> Speaking of f'd up JavaScript, I dare you all to run this:
>
> ゚ω゚ノ= /`m´)ノ ~┻━┻   //*´∇`*/ ['_']; o=(゚ー゚)  =_=3; c=(゚Θ゚) =(゚ー゚)-(゚ー゚);
> (゚Д゚) =(゚Θ゚)= (o^_^o)/ (o^_^o);(゚Д゚)={゚Θ゚: '_' ,゚ω゚ノ : ((゚ω゚ノ==3) +'_')
> [゚Θ゚] ,゚ー゚ノ :(゚ω゚ノ+ '_')[o^_^o -(゚Θ゚)] ,゚Д゚ノ:((゚ー゚==3) +'_')[゚ー゚] }; (゚Д゚)
> [゚Θ゚] =((゚ω゚ノ==3) +'_') [c^_^o];(゚Д゚) ['c'] = ((゚Д゚)+'_') [
> (゚ー゚)+(゚ー゚)-(゚Θ゚) ];(゚Д゚) ['o'] = ((゚Д゚)+'_') [゚Θ゚];(゚o゚)=(゚Д゚) ['c']+(゚Д゚)
> ['o']+(゚ω゚ノ +'_')[゚Θ゚]+ ((゚ω゚ノ==3) +'_') [゚ー゚] + ((゚Д゚) +'_') [(゚ー゚)+(゚ー゚)]+
> ((゚ー゚==3) +'_') [゚Θ゚]+((゚ー゚==3) +'_') [(゚ー゚) - (゚Θ゚)]+(゚Д゚)
> ['c']+((゚Д゚)+'_') [(゚ー゚)+(゚ー゚)]+ (゚Д゚) ['o']+((゚ー゚==3) +'_') [゚Θ゚];(゚Д゚)
> ['_'] =(o^_^o) [゚o゚] [゚o゚];(゚ε゚)=((゚ー゚==3) +'_') [゚Θ゚]+ (゚Д゚)
> .゚Д゚ノ+((゚Д゚)+'_') [(゚ー゚) + (゚ー゚)]+((゚ー゚==3) +'_') [o^_^o -゚Θ゚]+((゚ー゚==3)
> +'_') [゚Θ゚]+ (゚ω゚ノ +'_') [゚Θ゚]; (゚ー゚)+=(゚Θ゚); (゚Д゚)[゚ε゚]='\\';
> (゚Д゚).゚Θ゚ノ=(゚Д゚+ ゚ー゚)[o^_^o -(゚Θ゚)];(o゚ー゚o)=(゚ω゚ノ +'_')[c^_^o];(゚Д゚)
> [゚o゚]='\"';(゚Д゚) ['_'] ( (゚Д゚) ['_'] (゚ε゚+(゚Д゚)[゚o゚]+ (゚Д゚)[゚ε゚]+(゚Θ゚)+
> ((o^_^o) +(o^_^o))+ ((゚ー゚) + (o^_^o))+ (゚Д゚)[゚ε゚]+(゚Θ゚)+ ((゚ー゚) + (゚Θ゚))+
> (゚Θ゚)+ (゚Д゚)[゚ε゚]+(゚Θ゚)+ ((゚ー゚) + (゚Θ゚))+ ((o^_^o) +(o^_^o))+
> (゚Д゚)[゚ε゚]+(゚Θ゚)+ (゚ー゚)+ (゚ー゚)+ (゚Д゚)[゚ε゚]+(゚Θ゚)+ ((゚ー゚) + (゚Θ゚))+ ((゚ー゚) +
> (o^_^o))+ (゚Д゚)[゚ε゚]+(゚Θ゚)+ ((o^_^o) +(o^_^o))+ ((゚ー゚) + (o^_^o))+
> (゚Д゚)[゚ε゚]+((゚ー゚) + (゚Θ゚))+ ((o^_^o) +(o^_^o))+ (゚Д゚)[゚ε゚]+(゚Θ゚)+ (゚ー゚)+
> (o^_^o)+ (゚Д゚)[゚ε゚]+(゚Θ゚)+ ((゚ー゚) + (゚Θ゚))+ (゚ー゚)+ (゚Д゚)[゚ε゚]+(゚Θ゚)+ ((゚ー゚)
> + (゚Θ゚))+ ((゚ー゚) + (o^_^o))+ (゚Д゚)[゚ε゚]+(゚Θ゚)+ ((o^_^o) +(o^_^o))+ (o^_^o)+
> (゚Д゚)[゚ε゚]+(゚Θ゚)+ (゚ー゚)+ ((゚ー゚) + (゚Θ゚))+ (゚Д゚)[゚ε゚]+((゚ー゚) + (゚Θ゚))+
> (c^_^o)+ (゚Д゚)[゚ε゚]+((゚ー゚) + (゚Θ゚))+ (゚Θ゚)+ (゚Д゚)[゚ε゚]+((゚ー゚) + (o^_^o))+
> (o^_^o)+ (゚Д゚)[゚o゚]) (゚Θ゚)) ('_');
>
> ...just don't do it in a window you have useful things open in ^.^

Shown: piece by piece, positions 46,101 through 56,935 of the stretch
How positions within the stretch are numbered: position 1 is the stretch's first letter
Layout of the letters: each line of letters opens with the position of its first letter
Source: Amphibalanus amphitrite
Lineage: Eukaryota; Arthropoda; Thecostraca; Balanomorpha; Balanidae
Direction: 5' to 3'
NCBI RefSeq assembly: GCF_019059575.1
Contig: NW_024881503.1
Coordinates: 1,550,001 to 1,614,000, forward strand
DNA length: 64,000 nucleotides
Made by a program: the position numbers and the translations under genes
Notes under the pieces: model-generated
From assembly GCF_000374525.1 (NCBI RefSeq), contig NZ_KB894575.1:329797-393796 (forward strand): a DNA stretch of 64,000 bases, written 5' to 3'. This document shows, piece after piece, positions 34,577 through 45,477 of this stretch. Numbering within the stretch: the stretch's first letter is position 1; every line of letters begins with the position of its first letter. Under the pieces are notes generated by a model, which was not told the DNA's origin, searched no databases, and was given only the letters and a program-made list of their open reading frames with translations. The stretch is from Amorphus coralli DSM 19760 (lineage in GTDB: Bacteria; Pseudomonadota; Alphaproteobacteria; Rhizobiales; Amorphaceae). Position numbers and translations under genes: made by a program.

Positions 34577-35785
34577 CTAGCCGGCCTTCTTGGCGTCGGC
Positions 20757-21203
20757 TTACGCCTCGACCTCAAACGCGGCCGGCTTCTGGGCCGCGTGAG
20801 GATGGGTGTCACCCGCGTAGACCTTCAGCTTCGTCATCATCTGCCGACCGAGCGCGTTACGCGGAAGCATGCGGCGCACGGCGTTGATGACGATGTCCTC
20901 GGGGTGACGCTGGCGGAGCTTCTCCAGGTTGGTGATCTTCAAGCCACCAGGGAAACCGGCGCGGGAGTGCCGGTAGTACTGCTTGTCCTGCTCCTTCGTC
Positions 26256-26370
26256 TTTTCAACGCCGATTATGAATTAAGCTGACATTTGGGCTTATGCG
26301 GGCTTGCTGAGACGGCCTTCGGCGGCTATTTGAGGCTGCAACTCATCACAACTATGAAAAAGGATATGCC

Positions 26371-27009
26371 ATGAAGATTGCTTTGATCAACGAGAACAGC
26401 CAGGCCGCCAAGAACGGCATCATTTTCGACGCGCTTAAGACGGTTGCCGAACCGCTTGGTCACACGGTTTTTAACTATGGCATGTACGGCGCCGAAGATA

>
>
> On Mon, Jan 24, 2011 at 10:54 AM, Julio Cesar Ody <julioody@gmail.com>wrote:
>
>> Yeah, really. I got the impression that so far, every question was
>> just an illustration of how JS could work better.
>>
>> Which is, as Jared said, useful. Though focusing on that is dull, the
>> way I see it. So sure, keep on, but useful tidbits are not only fun
>> but also... useful.
>>
>>
>>
>>
>> On Mon, Jan 24, 2011 at 10:49 AM, Cameron Barrie
>> <camwritescode@gmail.com> wrote:
>> >> still more useful than understanding why JS behaves weirdly when
>> >> it shouldn'
>> > Really? This is extremely useful IMO...
>> > In saying that everyone should read Douglas Crockfords, Javascript The
>> Good Parts.
>> >
>>
>>
>>
>> --
>> http://awesomebydesign.com
>>
>
>


-- 
James

Re: [sydjs] F~~~ up

From:
Steve Haffenden
Date:
2011-01-24 @ 00:50
Dear god, the humanity... that is some crazy, crazy code...

http://utf-8.jp/public/aaencode.html

Yikes.

On Mon, Jan 24, 2011 at 11:08 AM, freshtonic@gmail.com <freshtonic@gmail.com
> wrote:

> I just see blonde, brunette, redhead - after a while you just don't see the
> code.
>
>
> On 24 January 2011 10:59, Chris Darroch <chris@chrisdarroch.com> wrote:
>
>> Speaking of f'd up JavaScript, I dare you all to run this:
>>
>> ゚ω゚ノ= /`m´)ノ ~┻━┻   //*´∇`*/ ['_']; o=(゚ー゚)  =_=3; c=(゚Θ゚) =(゚ー゚)-(゚ー゚);
>> (゚Д゚) =(゚Θ゚)= (o^_^o)/ (o^_^o);(゚Д゚)={゚Θ゚: '_' ,゚ω゚ノ : ((゚ω゚ノ==3) +'_')
>> [゚Θ゚] ,゚ー゚ノ :(゚ω゚ノ+ '_')[o^_^o -(゚Θ゚)] ,゚Д゚ノ:((゚ー゚==3) +'_')[゚ー゚] }; (゚Д゚)
>> [゚Θ゚] =((゚ω゚ノ==3) +'_') [c^_^o];(゚Д゚) ['c'] = ((゚Д゚)+'_') [
>> (゚ー゚)+(゚ー゚)-(゚Θ゚) ];(゚Д゚) ['o'] = ((゚Д゚)+'_') [゚Θ゚];(゚o゚)=(゚Д゚) ['c']+(゚Д゚)
>> ['o']+(゚ω゚ノ +'_')[゚Θ゚]+ ((゚ω゚ノ==3) +'_') [゚ー゚] + ((゚Д゚) +'_') [(゚ー゚)+(゚ー゚)]+
>> ((゚ー゚==3) +'_') [゚Θ゚]+((゚ー゚==3) +'_') [(゚ー゚) - (゚Θ゚)]+(゚Д゚)
>> ['c']+((゚Д゚)+'_') [(゚ー゚)+(゚ー゚)]+ (゚Д゚) ['o']+((゚ー゚==3) +'_') [゚Θ゚];(゚Д゚)
>> ['_'] =(o^_^o) [゚o゚] [゚o゚];(゚ε゚)=((゚ー゚==3) +'_') [゚Θ゚]+ (゚Д゚)
>> .゚Д゚ノ+((゚Д゚)+'_') [(゚ー゚) + (゚ー゚)]+((゚ー゚==3) +'_') [o^_^o -゚Θ゚]+((゚ー゚==3)
>> +'_') [゚Θ゚]+ (゚ω゚ノ +'_') [゚Θ゚]; (゚ー゚)+=(゚Θ゚); (゚Д゚)[゚ε゚]='\\';
>> (゚Д゚).゚Θ゚ノ=(゚Д゚+ ゚ー゚)[o^_^o -(゚Θ゚)];(o゚ー゚o)=(゚ω゚ノ +'_')[c^_^o];(゚Д゚)